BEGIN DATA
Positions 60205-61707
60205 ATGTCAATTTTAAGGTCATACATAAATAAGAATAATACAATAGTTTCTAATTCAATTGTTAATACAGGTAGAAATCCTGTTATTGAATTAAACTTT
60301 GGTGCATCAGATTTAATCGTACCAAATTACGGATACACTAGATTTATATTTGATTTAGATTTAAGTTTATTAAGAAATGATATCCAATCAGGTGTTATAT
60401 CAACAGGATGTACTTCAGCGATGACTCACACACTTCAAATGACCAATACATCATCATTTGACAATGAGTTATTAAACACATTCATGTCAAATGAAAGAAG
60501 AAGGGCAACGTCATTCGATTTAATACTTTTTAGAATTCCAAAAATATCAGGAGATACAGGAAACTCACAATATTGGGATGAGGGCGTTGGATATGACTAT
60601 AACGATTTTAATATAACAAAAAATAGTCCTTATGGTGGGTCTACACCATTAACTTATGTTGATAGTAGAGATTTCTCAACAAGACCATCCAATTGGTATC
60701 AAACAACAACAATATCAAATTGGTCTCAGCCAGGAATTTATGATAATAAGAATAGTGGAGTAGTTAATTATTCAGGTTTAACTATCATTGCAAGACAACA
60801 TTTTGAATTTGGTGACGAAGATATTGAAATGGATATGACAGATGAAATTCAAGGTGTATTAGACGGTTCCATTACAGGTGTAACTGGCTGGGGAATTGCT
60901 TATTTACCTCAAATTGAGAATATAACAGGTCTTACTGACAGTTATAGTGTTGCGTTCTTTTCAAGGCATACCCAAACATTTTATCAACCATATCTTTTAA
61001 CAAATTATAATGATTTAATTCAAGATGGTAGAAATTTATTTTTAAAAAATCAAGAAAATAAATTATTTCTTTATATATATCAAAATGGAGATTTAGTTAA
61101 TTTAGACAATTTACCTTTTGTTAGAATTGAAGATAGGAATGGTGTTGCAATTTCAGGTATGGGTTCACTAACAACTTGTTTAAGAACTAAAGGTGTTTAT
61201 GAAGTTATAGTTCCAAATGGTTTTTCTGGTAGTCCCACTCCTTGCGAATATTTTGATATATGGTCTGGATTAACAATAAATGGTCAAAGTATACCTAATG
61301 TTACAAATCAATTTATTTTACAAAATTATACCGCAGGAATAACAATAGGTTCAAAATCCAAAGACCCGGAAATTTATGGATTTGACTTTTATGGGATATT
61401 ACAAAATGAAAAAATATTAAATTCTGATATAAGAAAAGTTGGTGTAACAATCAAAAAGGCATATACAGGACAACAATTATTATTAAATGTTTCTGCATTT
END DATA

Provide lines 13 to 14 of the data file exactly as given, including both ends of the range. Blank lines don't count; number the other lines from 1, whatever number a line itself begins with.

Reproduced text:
61301 TTACAAATCAATTTATTTTACAAAATTATACCGCAGGAATAACAATAGGTTCAAAATCCAAAGACCCGGAAATTTATGGATTTGACTTTTATGGGATATT
61401 ACAAAATGAAAAAATATTAAATTCTGATATAAGAAAAGTTGGTGTAACAATCAAAAAGGCATATACAGGACAACAATTATTATTAAATGTTTCTGCATTT